Scam of the day – January 1, 2013 – Smart phone identity theft risks

January 1, 2013 Posted by Steven Weisman, Esq.

One new year’s resolution that everyone should make is to to take the steps necessary to provide greater security on their smart phones and other mobile devices.  As anyone familiar with my recent book “50 Ways to Protect Your Identity in a Digital Age” knows, identity theft is rampant on smart phones and other mobile devices as people who are careful to maintain the security of their computers fail to provide similar security protections on their smart phones and mobile devices despite the fact that many of us do many of our financial transactions on our smart phones and mobile devices and store much sensitive information on our smart phones and mobile devices such that if they are hacked into by an identity thief we are likely to become a victim of identity theft in short order.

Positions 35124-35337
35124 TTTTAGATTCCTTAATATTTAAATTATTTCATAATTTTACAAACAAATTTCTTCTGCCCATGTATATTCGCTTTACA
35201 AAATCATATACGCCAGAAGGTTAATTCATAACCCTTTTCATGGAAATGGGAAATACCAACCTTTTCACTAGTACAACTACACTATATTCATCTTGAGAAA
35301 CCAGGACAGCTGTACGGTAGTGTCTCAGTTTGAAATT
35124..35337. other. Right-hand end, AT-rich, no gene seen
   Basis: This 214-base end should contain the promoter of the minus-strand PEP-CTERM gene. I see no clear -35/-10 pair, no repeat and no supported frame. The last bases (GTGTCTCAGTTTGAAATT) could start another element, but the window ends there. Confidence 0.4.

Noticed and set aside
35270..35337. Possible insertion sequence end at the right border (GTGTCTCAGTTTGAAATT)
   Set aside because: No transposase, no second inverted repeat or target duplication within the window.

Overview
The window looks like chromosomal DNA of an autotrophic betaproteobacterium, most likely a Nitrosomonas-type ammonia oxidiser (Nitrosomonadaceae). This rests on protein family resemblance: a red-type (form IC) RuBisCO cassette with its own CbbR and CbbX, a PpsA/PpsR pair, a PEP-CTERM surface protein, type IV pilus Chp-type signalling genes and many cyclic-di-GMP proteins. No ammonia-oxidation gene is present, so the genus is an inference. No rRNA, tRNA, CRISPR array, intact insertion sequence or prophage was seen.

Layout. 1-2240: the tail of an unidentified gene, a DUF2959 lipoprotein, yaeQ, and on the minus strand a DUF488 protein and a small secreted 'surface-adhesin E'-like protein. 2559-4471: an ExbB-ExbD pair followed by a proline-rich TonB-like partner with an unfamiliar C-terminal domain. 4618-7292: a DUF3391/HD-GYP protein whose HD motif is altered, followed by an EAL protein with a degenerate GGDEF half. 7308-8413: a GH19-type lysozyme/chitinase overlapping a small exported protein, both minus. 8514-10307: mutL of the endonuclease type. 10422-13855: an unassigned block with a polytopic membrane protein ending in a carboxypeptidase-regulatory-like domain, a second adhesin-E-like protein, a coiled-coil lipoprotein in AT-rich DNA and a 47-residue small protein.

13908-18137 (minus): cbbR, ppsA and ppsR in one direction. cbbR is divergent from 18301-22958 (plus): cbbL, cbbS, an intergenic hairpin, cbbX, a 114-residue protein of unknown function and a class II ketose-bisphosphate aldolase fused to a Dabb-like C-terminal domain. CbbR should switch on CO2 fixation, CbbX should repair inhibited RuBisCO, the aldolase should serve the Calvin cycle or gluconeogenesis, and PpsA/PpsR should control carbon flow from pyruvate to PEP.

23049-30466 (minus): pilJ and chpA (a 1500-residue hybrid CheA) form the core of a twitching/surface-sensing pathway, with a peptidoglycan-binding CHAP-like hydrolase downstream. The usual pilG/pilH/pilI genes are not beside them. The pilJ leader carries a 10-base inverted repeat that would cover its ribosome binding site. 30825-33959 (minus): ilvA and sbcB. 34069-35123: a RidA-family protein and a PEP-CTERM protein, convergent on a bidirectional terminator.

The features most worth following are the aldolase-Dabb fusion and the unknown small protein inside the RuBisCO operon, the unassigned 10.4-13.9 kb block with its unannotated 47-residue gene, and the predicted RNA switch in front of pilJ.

Although there are many considerations in purchasing a smart phone, it is important to recognize that the popular Android has probably the least secure operating system and is most popular with identity thieves.  You should also make sure that your smart phone or other mobile device provides for encryption of your data and use this feature to protect your information.  All smart phones and mobile devices come with a host of features, many of which you don’t use.  For security’s sake disable those features that you don’t use to eliminate those features as an avenue for identity thieves.  Use a password to lock your smart phone or mobile device and make sure that the password you use is a good combination of letters, digits and signs.  The word “password” is a lousy password.  Pick one that is easy to remember, but difficult for a hacker to guess, such as “Safety1st!!!.”  The added digit and multiple exclamation points make this a safe password.  Look into remote storage of your smart phone’s information in the Cloud and make sure that you backup your information.  Check with your particular smart phone or mobile device manufacturer to see what security software programs they advise.  There are many free ones that work well.  These may seem like excessive steps to take, but they are not.  These steps will help prevent you from becoming one of the many people who will become a victim of identity theft this year.